Figure 3
figure3

Representative liver perfusion maps from a patient with two HCC lesions. (A) An arterial phase T1-weighted image acquired with the free-breathing liver perfusion imaging technique. (BG) Corresponding perfusion maps for various parameters.

Figure 4
figure4

Summary of perfusion parameters of liver tissue from volunteers (\(n=7\)) and cirrhotic tissues in HCC patients (\(n=5\)). *\(P < 0.05\) between the two groups; **\(P < 0.01\) between the two groups.

The dual-input two-compartment model was further applied to patients with metastatic adenocarcinoma lesions. Figure 5A shows representative contrast concentration curves for two voxels over time for a patient with liver metastases from lung adenocarcinoma. Two contrast concentration curves from single-voxel measurements were plotted: one for the lesion itself and one for the tissue surrounding the lesion. The fitted curves using the dual-input two-compartment model were also plotted. While a similar enhancement curve was observed in the surrounding tissue as compared to volunteer liver tissue (Fig. 1D), a distinct and gradually increasing enhancement curve was noticed for the metastatic lesion. The corresponding perfusion maps of all parameters for this patient are presented in Fig. 5B–G. Marked increases in both vascular transit time (\({t}_{1}\)) and the fractional volume of the interstitial space (\({v}_{2}\)) were noted in the lesion as compared to the surrounding liver parenchyma (Fig. 5D,F). One pattern to note is that for metastatic patients, the fractional volume of the interstitial space (\({v}_{2}\)) in the surrounding tissue is evidently lower than the fractional volume of the vascular space (\({v}_{1}\)), which is similar to the pattern observed for volunteer liver parenchyma (Fig. 2D,E).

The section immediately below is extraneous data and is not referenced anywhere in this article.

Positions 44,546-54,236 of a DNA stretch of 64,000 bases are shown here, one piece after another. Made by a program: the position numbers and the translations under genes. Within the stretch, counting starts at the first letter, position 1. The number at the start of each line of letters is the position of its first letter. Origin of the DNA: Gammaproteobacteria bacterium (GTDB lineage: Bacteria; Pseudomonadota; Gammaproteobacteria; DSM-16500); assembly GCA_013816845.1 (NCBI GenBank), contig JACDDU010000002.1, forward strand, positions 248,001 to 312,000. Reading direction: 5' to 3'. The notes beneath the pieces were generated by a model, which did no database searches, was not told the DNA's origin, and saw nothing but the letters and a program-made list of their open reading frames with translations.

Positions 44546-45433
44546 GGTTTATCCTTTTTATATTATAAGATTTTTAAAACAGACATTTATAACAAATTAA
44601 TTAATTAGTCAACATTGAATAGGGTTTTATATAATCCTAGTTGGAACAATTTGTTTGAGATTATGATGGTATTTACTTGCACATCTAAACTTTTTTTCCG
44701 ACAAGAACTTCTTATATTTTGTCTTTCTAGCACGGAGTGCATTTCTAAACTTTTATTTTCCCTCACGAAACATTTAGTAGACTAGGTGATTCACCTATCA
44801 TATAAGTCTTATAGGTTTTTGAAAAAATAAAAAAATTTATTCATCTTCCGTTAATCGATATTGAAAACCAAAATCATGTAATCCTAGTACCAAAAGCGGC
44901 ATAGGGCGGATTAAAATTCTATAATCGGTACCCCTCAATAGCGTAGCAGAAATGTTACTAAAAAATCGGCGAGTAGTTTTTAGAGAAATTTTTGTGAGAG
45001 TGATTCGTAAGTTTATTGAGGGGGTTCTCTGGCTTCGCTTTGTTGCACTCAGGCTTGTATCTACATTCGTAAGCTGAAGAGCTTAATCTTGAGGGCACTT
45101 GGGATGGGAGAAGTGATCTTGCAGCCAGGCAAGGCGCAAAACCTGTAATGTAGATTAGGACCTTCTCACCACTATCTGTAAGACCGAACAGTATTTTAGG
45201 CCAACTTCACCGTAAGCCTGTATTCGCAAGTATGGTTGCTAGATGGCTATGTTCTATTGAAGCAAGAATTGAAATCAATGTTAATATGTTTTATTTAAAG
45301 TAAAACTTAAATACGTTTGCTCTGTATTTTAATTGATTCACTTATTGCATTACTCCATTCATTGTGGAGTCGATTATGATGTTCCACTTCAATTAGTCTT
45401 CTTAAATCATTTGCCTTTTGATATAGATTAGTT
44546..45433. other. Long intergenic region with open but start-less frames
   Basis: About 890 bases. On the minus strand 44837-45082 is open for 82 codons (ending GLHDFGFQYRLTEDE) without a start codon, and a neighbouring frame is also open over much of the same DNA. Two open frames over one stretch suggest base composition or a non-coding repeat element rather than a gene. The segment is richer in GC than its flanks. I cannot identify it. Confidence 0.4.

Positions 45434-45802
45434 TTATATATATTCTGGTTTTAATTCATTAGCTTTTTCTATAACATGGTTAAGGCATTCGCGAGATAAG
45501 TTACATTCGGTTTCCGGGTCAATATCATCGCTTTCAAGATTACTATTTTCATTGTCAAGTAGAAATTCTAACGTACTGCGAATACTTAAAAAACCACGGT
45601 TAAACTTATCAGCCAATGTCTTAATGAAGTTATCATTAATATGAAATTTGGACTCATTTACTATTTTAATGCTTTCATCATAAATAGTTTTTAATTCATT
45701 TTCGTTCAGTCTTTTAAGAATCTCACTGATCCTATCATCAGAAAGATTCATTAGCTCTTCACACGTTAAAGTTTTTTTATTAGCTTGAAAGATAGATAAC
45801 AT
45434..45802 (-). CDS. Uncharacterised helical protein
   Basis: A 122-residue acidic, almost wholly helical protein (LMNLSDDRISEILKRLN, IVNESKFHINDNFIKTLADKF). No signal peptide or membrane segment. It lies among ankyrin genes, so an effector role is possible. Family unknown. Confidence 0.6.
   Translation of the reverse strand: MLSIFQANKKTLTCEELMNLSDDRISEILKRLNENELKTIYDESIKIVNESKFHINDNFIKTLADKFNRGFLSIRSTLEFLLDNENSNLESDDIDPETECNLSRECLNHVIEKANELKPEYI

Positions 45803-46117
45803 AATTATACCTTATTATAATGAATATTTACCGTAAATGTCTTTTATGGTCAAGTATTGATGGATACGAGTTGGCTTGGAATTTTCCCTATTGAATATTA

Figure 5
figure5

Representative liver perfusion maps from a patient with metastatic lung adenocarcinoma. (A) A T1-weighted image and single-voxel contrast concentration curves from both the lesion (white arrow) and surrounding liver tissue (yellow arrow). Fitted data using the dual-input two-compartment model were also plotted. (BG) Corresponding perfusion maps for various parameters.

A summary of all the perfusion parameters for both HCC and liver metastases are presented in Fig. 6, and the results are compared to those obtained from volunteers. Significant differences were observed in the arterial fraction (\(\alpha \)) among the three groups (\(P < 0.05\)). Both HCC and liver metastases had a significantly higher arterial fraction as compared to that of volunteers (volunteers, 24.4 ± 8.0%; metastases, 58.5 ± 20.1%; HCC, 73.2 ± 9.1%; \(P < 0.05\)). The arterial fraction in HCC was also significantly higher than that of liver metastases (\(P < 0.05\)). HCC also had a significantly lower vascular transit time than either volunteer liver tissue or metastatic tissues (volunteers, 24.7 ± 6.8 sec; metastases, 36.3 ± 15.7 sec; HCC, 17.8 ± 4.7 sec; \(P < 0.05\)). On the other hand, liver metastases had a significantly higher fractional volume of the vascular space (\({v}_{1}\)) than HCC (metastases, 28.1 ± 10.0%; HCC, 21.1 ± 12.6%; \(P < 0.05\)) and a significantly higher fractional volume of the interstitial space (\({v}_{2}\)) than both of the other groups (volunteers, 11.2 ± 3.0%; metastases, 31.6 ± 7.3%; HCC, 16.8 ± 10.6%; \(P < 0.001\) as compared to HCC and volunteer liver tissue).